If you don't manage to get a window seat when flying, you often forget the brilliance of air travel. After all, you may be cramped, tired, irritable, and cramped, but you're still hurtling through the air at 600 mph in a metal tube tens of thousands of feet above the surface of the Earth. You're still flying. But if anything can remind you of this fact, it's putting a goddamn sunroof in your plane — that is, if you're rich enough.
This is the idea behind Brazilian airplane manufacturer Embraer's "Airship Kyoto" design, a concept that the company first unveiled last year and that it now says it's ready to take orders for. Customers purchasing one of Embraer's $53 million Lineage 1000E private jets can ask for wraparound glass windows in the front section of the plane, giving passengers unparalleled views as well as access to natural light. Just imagine cruising at night in one of these planes, staring out the window at the clouds below and the stars above.
Embraer's vice president of interior design, Jay Beever, says the company is ready to deliver the spectacular windows to any customers who want them. "I’ve always believed that we should be able to execute the customer’s dreams and passions in an airplane," Beever . "Customers are usually being told ‘no’ because of certification restrictions in airplanes." The windows are reportedly quite easy to install, requiring only that Embraer cut some extra holes in the plane's fuselage. The windows are extra weight and therefore affect fuel efficiency, but that's not a primary concern for the superrich. And as long as they're in front of the wings, says Beever, they don't affect the plane's structural integrity. "There’s a lot of stress and load on the wing during flight that extends through the fuselage and all the way back to the tail,"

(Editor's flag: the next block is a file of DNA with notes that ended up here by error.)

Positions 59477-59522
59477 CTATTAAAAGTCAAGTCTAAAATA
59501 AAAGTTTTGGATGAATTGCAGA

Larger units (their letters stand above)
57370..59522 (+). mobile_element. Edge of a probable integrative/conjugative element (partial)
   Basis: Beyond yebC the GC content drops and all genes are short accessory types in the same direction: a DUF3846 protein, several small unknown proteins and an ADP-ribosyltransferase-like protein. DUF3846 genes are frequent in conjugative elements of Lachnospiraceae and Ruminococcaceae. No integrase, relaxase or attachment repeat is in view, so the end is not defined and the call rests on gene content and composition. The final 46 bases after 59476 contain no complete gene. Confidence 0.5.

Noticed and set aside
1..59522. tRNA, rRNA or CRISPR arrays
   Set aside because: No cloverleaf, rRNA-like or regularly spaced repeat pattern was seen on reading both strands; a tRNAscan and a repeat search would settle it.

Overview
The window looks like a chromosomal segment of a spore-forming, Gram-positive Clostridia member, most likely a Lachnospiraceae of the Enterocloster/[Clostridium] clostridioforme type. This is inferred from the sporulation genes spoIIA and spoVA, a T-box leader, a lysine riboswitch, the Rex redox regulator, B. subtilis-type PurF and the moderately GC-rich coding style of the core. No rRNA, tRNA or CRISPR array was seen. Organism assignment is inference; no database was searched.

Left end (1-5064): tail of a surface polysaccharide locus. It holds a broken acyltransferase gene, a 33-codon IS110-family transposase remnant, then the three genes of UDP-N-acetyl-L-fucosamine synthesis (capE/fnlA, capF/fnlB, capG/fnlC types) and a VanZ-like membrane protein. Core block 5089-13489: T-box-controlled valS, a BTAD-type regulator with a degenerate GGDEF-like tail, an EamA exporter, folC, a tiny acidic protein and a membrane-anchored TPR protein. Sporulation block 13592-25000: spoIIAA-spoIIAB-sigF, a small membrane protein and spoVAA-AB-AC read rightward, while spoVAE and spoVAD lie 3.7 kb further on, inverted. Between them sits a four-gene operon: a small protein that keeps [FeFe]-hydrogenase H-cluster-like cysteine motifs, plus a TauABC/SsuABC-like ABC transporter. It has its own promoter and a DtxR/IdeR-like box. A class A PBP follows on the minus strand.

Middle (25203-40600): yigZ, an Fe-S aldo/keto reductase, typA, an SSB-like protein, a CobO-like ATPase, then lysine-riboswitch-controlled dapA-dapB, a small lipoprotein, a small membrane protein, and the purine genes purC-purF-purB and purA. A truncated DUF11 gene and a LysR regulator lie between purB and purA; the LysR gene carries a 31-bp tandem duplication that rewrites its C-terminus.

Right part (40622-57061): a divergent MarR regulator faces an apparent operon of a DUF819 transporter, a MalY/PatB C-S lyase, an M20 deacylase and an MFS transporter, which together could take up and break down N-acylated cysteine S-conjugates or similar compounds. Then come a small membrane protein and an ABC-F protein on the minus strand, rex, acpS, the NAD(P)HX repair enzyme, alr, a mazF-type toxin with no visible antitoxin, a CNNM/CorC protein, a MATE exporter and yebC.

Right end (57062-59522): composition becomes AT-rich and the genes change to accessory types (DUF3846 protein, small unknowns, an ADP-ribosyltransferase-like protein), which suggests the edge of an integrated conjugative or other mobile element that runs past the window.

Embraer first unveiled its new Lineage 1000E private jet design last year, teaming up with superyacht designer Patrick Knowles to finalize the concept. The jet includes some 800 square feet of living space spread across five separate areas, and includes a master suite with a queen-sized bed and a two-person, walk-in shower. Clients can also customize the interior to their heart's content, choosing between fabrics, fittings, and different internal layouts. And is there anything that Embraer can't put in their jets? "I’ve been asked to add a fireplace to the main cabin," Beever told Architectural Digest last year. "Obviously that brought about more red tape and safety concerns than imaginable. It was a simple no can do." Now if only they could open up one of those new windows, they could surely stick a stove pipe out of it.